It’s been a while since I’ve done a blog post purely dedicated to neuroscience, so this week I thought I’d write about a part of the brain that doesn’t always get much attention – the frontal lobe (also known as the frontal cortex). As the name suggests, the frontal lobe sits at the very front of your brain, just above your eyes. It is thought to be involved in ‘higher processing’ such as logic, or decision making, and it has therefore been hypothesised to be what distinguishes humans from other primates.
Perhaps the most famous study of the frontal lobe was conducted in 1848, following an accident to a man called Phineas Gage. Phineas was working as a railroad construction foreman when an explosion forced his tamping bar to fly upwards, through his cheek and into his brain. The force was so strong that the iron bar broke through the top of his skull and landed a few metres away. Amazingly, Gage survived and he lived for another 12 years after the accident. However his personality had changed completely – once polite and courteous he became rude and impulsive, and could never hold down another job.
Examinations of Gage’s skull show that the bar exited his head through the frontal region of his brain. Damasio et al (1994) were able to re-examine Gage’s brain using modern imaging techniques and modelled which brain areas were likely to have been affected. They found that the bar would have missed the language and motor areas, instead damaging an area known as the ventromedial frontal cortex. This area is thought to be responsible for regulating both emotions and behaviour, which explains the changes in Gage’s personality after his accident.
Accounts of Gage’s deficits after his injury suggest that he had problems with executive functioning after the accident. This term covers any kind of control we have over our behaviours, such as impulse control, problem solving and verbal fluency (e.g the Stroop test). Other studies exploring executive functions in people with frontal lobe lesions have also found that severity of a lesion is associated with worse scores on tasks designed to test these skills (e.g. Foong et al, 1997). However, it should be noted that the frontal lobe has high levels of connectivity with other areas of the brain, therefore it is unlikely that the frontal lobe alone is responsible for all aspects of executive function (Alvarez & Emory, 2006).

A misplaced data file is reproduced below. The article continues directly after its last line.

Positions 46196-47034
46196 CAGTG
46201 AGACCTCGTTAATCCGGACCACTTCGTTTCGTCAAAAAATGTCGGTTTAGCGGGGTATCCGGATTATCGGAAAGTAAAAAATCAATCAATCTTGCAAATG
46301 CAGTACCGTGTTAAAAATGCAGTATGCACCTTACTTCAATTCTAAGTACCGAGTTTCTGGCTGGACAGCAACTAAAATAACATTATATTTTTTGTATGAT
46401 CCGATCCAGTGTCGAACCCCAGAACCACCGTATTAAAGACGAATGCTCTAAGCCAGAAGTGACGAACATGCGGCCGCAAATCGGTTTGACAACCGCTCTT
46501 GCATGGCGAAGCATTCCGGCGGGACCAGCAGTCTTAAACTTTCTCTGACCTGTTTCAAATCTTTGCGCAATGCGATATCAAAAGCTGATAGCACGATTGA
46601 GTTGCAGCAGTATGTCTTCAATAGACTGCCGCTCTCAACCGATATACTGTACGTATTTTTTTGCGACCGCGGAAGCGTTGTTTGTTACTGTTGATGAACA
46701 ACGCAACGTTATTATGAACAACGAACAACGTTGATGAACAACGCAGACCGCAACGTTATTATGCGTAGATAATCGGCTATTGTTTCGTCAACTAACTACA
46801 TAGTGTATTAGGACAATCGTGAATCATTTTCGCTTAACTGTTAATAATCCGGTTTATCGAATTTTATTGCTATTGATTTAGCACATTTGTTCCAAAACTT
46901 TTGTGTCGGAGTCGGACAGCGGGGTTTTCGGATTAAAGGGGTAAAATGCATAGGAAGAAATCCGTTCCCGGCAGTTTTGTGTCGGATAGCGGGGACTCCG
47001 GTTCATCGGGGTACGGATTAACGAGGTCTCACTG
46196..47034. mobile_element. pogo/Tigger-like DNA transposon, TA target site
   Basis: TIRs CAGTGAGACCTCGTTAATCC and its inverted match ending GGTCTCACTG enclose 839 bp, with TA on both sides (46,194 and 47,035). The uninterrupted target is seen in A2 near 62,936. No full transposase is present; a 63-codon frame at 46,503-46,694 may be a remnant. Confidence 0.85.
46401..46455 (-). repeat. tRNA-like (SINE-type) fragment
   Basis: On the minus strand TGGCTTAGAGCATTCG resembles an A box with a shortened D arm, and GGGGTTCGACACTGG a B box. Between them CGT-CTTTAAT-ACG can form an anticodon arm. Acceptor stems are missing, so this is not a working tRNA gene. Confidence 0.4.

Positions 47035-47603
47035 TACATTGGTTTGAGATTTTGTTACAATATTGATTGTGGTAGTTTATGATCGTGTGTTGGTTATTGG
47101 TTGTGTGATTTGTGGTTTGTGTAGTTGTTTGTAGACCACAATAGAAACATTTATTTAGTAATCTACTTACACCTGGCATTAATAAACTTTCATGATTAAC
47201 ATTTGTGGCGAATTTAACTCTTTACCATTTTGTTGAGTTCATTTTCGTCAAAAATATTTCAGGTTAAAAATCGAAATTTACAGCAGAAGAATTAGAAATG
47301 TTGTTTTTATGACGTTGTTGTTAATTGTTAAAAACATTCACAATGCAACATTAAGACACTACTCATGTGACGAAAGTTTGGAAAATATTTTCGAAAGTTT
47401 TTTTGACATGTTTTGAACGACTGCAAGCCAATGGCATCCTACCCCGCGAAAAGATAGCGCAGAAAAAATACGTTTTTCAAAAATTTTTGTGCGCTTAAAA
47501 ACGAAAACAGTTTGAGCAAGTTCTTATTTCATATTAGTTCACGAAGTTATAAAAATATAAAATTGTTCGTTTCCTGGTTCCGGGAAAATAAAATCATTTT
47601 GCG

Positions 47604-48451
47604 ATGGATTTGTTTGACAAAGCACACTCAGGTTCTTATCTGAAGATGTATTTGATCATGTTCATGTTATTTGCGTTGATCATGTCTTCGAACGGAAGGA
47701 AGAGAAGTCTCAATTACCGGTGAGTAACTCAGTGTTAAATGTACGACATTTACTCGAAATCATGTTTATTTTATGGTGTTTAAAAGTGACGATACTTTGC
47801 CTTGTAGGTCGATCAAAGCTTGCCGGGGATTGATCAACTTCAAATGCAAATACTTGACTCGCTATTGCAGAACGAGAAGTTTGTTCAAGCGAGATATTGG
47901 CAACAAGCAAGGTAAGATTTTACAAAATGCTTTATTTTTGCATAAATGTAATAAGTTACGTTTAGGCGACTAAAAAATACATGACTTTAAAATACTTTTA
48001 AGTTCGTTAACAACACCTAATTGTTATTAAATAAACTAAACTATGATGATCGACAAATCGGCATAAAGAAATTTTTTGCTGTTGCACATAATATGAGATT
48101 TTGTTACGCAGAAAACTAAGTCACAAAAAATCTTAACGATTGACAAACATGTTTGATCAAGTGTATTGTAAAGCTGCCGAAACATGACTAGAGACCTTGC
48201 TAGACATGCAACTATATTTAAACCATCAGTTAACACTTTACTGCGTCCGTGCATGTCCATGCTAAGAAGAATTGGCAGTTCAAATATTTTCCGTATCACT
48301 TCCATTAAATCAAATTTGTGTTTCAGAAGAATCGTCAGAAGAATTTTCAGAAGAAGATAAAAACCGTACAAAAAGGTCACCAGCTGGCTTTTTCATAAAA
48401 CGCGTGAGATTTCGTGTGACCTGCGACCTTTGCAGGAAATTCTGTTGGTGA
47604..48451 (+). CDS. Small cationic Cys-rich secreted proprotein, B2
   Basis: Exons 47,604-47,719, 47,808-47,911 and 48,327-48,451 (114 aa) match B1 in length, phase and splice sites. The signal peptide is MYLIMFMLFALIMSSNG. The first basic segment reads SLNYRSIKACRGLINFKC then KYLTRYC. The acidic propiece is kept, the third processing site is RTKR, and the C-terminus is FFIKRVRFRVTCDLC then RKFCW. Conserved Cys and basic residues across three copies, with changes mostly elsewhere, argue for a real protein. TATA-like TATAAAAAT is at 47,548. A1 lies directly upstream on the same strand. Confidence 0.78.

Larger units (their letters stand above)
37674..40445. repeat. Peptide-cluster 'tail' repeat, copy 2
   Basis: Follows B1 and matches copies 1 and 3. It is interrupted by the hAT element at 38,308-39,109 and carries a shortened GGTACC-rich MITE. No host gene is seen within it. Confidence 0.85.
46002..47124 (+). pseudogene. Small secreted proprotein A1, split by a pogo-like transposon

Interestingly, the frontal lobe has also been implicated in neurodevelopmental conditions like ADHD, as they also often feature impulsivity and impaired behaviour control. One neuroimaging study found that children with ADHD showed an inverse relationship between symptom severity and surface area of the frontal lobe (Dirlikov et al, 2015). However, more research is needed to explore the causal direction of this relationship.
Thanks for reading – see you next week for another post!
Alvarez, J.A. and Emory, E., 2006. Executive function and the frontal lobes: a meta-analytic review. Neuropsychology review, 16(1), pp.17-42.
Damasio, H., Grabowski, T., Frank, R., Galaburda, A.M. and Damasio, A.R., 1994. The return of Phineas Gage: clues about the brain from the skull of a famous patient. Science, 264(5162), pp.1102-1105.
Dirlikov, B., Rosch, K.S., Crocetti, D., Denckla, M.B., Mahone, E.M. and Mostofsky, S.H., 2015. Distinct frontal lobe morphology in girls and boys with ADHD. Neuroimage: Clinical, 7, pp.222-229.
Foong, J., Rozewicz, L., Quaghebeur, G., Davie, C.A., Kartsounis, L.D., Thompson, A.J., Miller, D.H. and Ron, M.A., 1997. Executive function in multiple sclerosis. The role of frontal lobe pathology. Brain: a journal of neurology, 120(1), pp.15-26.
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